ARMSTRONG – The idea of seeing their children grow up to pursue dairy farming as a viable career was John and Candice Riemersma’s core motivation in applying for the BC Milk Marketing Board’s New Entrant Program.
It also won the couple a spot among the three families selected as finalists in this year’s program, which the board announced on July 21.
John is a second-generation producer who grew up on his family’s dairy farm in Agassiz with parents Pier and Fennalies and brother Simon.
While he enjoyed working on the family’s farm, John had another passion: sport. So, in 1995 at the age of 18, he left the farm to attend Briercrest College and Seminary in Saskatchewan. John played varsity volleyball and completed a degree in sports administration. He also met his future wife Candice and after graduating the couple moved to Alberta where John completed a Bachelor of Arts and Kinesiology degree at the University of Lethbridge, and Candice achieved a Bachelor of Education.
Back home in Agassiz, his parents sold the original farm and moved to Armstrong to start another dairy operation in 2010.
Two years later, John and Candice planned to make a short visit to Armstrong to help Pier and Fennalies transition the farm to Simon. The couple and their four children – Cash, 14, Mila, 11, Lucy, 9, Remington, 6 – have been helping on the farm ever since.
While John and Candice had a long-term vision for themselves in the world of athletics, their family and the farming lifestyle have brought the couple back into the dairy sector.
“The coaching world is pretty tough,” John says. “You’re gone lots and away from the whole family. So, we decided to come to the farm thinking that we can farm together as a family and have our kids involved.”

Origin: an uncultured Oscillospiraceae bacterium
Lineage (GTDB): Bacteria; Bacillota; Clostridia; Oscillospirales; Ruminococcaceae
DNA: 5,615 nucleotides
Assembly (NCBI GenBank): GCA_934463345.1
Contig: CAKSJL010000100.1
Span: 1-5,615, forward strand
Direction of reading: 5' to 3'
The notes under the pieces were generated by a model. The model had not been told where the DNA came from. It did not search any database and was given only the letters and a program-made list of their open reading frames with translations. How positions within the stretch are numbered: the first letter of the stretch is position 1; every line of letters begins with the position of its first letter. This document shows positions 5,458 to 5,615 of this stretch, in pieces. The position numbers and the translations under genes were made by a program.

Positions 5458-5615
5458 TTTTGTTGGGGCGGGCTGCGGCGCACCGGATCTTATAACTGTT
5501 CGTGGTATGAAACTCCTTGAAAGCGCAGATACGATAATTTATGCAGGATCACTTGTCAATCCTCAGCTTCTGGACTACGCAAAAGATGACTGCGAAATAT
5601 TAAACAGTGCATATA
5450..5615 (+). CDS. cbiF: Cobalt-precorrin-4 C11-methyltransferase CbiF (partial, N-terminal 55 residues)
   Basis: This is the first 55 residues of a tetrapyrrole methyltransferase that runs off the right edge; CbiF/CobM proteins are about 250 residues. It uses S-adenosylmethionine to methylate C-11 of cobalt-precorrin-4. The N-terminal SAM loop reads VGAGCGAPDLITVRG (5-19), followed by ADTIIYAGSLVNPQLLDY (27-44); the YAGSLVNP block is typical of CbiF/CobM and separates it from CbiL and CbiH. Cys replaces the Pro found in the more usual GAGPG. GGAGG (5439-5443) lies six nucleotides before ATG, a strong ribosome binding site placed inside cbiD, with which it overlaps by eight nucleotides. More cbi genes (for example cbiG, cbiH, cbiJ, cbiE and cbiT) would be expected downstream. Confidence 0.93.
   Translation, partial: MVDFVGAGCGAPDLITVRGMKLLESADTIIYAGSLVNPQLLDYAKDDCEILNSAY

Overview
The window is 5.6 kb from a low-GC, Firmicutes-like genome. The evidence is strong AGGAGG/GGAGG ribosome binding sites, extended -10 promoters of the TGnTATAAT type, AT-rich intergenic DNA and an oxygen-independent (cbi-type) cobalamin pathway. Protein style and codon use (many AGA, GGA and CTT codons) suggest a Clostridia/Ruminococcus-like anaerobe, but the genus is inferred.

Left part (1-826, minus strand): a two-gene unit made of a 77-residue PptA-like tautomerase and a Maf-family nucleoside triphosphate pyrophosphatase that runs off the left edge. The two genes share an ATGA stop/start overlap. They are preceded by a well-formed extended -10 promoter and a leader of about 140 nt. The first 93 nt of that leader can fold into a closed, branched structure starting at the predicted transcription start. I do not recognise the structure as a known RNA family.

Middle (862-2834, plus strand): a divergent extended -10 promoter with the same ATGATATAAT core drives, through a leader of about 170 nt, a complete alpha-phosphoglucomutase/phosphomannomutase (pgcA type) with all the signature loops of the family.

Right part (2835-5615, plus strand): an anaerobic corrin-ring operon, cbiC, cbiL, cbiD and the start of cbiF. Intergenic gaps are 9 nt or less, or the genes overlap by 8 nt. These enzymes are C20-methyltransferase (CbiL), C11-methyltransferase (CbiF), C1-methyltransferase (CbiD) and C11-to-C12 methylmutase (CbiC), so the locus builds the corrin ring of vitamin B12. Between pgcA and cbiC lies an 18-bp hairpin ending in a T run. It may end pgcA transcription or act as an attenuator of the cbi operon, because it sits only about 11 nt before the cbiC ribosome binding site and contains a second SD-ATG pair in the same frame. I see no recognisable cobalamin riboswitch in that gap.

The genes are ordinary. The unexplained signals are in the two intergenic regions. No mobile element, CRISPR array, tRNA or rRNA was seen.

Working hard, seeing the job through and overcoming adversity are some experiences the Riemersmas bring to the table.
“Sport, team and training experiences prepare you very much for many things in life. As much as it seems very different from agriculture, there are a lot of correlations,” Candice says.
“One good parallel is that it takes a lot of time to have success. You’re going to have more failures along the way and with the failures, people can quit, or they can see them as opportunities to learn and grow.”
The couple currently lease buildings and land from John’s parents and look forward to fulfilling the 31 kilograms of quota offered through the NEP. For now, they are absorbing as much knowledge as possible.
Throughout the application and interview process, the couple have toured multiple farms and asked a lot of questions.
Overall, the family is excited to get going on this new endeavour.
“I think Canada’s history of generational farms is so amazing and I think we are losing it really quickly,” Candice says. “The possibilities of my children being able to take over or grow, expand, diversify, whatever they want to do, is super important to us.”
The other two finalists also bring family experience in the dairy industry to their plans.
Douglas Groenendjik, a third-generation farmer from Chemainus, looks forward to starting an operation in the Cowichan Valley.
“I’m quite excited to give it my best go. I learned a lot from my parents, and my parents are great dairy farmers themselves, but I want to see what I can do by myself with their mentorship and other people in the industry’s mentorship,” Groenendjik says.
Michael and Gina Haambuckers look to turn their dream into a reality in the Fraser Valley. Michael has worked in the genetics industry for the last decade and Gina works as a herdsperson on her parent’s 65-head dairy in Agassiz.
The couple are most looking forward to “going through the process of building something for ourselves,” Michael says.
The new entrants have until December 31, 2023, to start production, qualify for the program and receive incentive quota from the board.